Well…Lets see what the dough formula now looks like in bakers percent.
Flour: 25# 100%
Salt: 6-oz. 1.5%
Sugar: 9-oz. 2.25%
Oil: 14-oz. 3.5%
Instant Dry Yeast: 9-oz 2.25%
The IDY level is very high for a pizza dough formulation. Typically we use IDY at 0.375% and seldom ever, more than 0.5%, much less 2.25%. This is equivalent to about 7% compressed yeast, which is more than is used in most bakery products with the exception of pastry items. Think about a sweet dough (cinnamon rolls) in these doughs we typically use something at around 9% compressed yeast, and hamburger buns are typically made with about 5% compressed yeast, so you can see how high your yeast level really is. Using 100 to 110F water, your finished dough temperature has to be in the mid to high 90’s or higher, unless you’re mixing the dough in Nome, Alaska, in the middle of the winter, with the windows open. In any case, your doughs are too hot, and with dough temperatures in the 90’s or above, you run the risk of allowing bacteria to become the dominant or a more dominant culture in the dough which can result in off or strange flavors in the finished crust, not to mention the finished crust tasting much like home made bread (not a bad flavor if that is what you’re looking for). Most home made breads are made with way too much yeast. Again, as I said before, the high dough temperature along with the high yeast level is what is responsible for the dough having a tendency to collapse, exhibit reduced shelf life (probably not much more than a day in the cooler). I would also think that you would be experiencing a maddening problem with the dough exhibiting a propensity to blow in the cooler. Again, all due to the high yeast level and high finished dough temperature. I would suggest dropping the yeast level down to not more than 0.5% (2-ounces for 25# of flour) and reducing the water temperature to something in the 70 to 75F range. Then manage the dough normally (e-mail me at if you need a copy of a dough management procedure) and I’m betting that you will get much improved dough performance over the life of the dough while stored in the cooler, which should be two to three days.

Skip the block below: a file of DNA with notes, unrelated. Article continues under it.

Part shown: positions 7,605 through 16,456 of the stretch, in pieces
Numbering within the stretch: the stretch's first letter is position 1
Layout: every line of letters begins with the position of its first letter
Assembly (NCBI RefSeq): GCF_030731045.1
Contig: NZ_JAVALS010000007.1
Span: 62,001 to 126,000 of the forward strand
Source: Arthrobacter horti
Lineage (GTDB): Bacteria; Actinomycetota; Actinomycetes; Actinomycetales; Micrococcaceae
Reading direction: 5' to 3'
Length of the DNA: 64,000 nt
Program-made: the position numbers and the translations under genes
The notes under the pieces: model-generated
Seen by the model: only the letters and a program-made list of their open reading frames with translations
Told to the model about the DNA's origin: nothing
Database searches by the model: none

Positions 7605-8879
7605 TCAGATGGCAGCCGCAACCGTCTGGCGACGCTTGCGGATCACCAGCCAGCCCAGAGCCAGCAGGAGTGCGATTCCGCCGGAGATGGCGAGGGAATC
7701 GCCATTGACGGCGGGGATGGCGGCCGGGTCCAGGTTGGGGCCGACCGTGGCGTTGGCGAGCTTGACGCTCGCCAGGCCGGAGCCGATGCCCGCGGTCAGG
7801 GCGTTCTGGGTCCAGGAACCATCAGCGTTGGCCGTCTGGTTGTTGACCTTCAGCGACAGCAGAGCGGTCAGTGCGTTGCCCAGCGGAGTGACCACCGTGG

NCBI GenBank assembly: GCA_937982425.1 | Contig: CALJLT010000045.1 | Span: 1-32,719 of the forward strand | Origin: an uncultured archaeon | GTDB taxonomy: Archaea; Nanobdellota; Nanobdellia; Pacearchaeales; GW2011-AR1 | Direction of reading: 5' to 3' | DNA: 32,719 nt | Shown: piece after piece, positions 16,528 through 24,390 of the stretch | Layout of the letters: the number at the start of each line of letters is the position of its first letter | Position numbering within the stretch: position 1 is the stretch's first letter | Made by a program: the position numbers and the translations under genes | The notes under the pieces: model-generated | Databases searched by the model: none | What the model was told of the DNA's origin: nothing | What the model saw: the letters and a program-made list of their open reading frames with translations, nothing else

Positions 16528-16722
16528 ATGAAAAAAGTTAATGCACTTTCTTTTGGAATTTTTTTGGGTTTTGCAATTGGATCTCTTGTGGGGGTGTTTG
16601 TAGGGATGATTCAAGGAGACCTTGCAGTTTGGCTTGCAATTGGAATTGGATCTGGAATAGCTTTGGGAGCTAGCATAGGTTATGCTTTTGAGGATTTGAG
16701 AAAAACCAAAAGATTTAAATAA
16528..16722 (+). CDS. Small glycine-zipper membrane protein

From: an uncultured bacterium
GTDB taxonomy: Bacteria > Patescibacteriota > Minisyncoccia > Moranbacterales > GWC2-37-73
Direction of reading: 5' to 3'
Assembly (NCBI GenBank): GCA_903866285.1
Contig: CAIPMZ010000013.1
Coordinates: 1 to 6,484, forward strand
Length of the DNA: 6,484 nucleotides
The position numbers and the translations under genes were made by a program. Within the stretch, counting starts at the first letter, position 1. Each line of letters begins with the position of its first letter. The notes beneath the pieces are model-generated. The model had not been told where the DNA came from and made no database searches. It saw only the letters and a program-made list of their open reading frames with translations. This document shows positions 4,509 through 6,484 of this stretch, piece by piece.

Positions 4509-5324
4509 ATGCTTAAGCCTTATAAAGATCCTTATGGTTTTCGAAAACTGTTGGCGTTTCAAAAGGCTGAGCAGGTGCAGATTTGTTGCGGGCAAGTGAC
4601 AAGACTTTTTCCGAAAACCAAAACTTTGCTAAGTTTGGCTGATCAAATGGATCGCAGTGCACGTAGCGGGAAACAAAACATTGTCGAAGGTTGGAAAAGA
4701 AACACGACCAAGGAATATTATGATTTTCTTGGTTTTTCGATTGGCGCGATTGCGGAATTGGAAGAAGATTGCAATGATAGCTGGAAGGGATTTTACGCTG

Again, let me know if you have any questions.
Tom Lehmann/The Dough Doctor


Does the fact that we are a PAN pizza and its a deep dish change anything?

we like our crust to be very light and fluffy and rather tall

With a deep-dish style of pizza you can use a bit more yeast, but this usually means something in the 0.5 to 1% IDY range. There are just too many disadvantages to using high yeast levels as we have already discussed.
Tom Lehmann/The Dough Doctor

Hello Tom, I could use your help. I tried the phone # and extension but it said it could not be reached. Please email me I have some dough questions. Thank you.

you might be better off emailing him. It might take a week or 2 but he’ll get back to you. Always does me.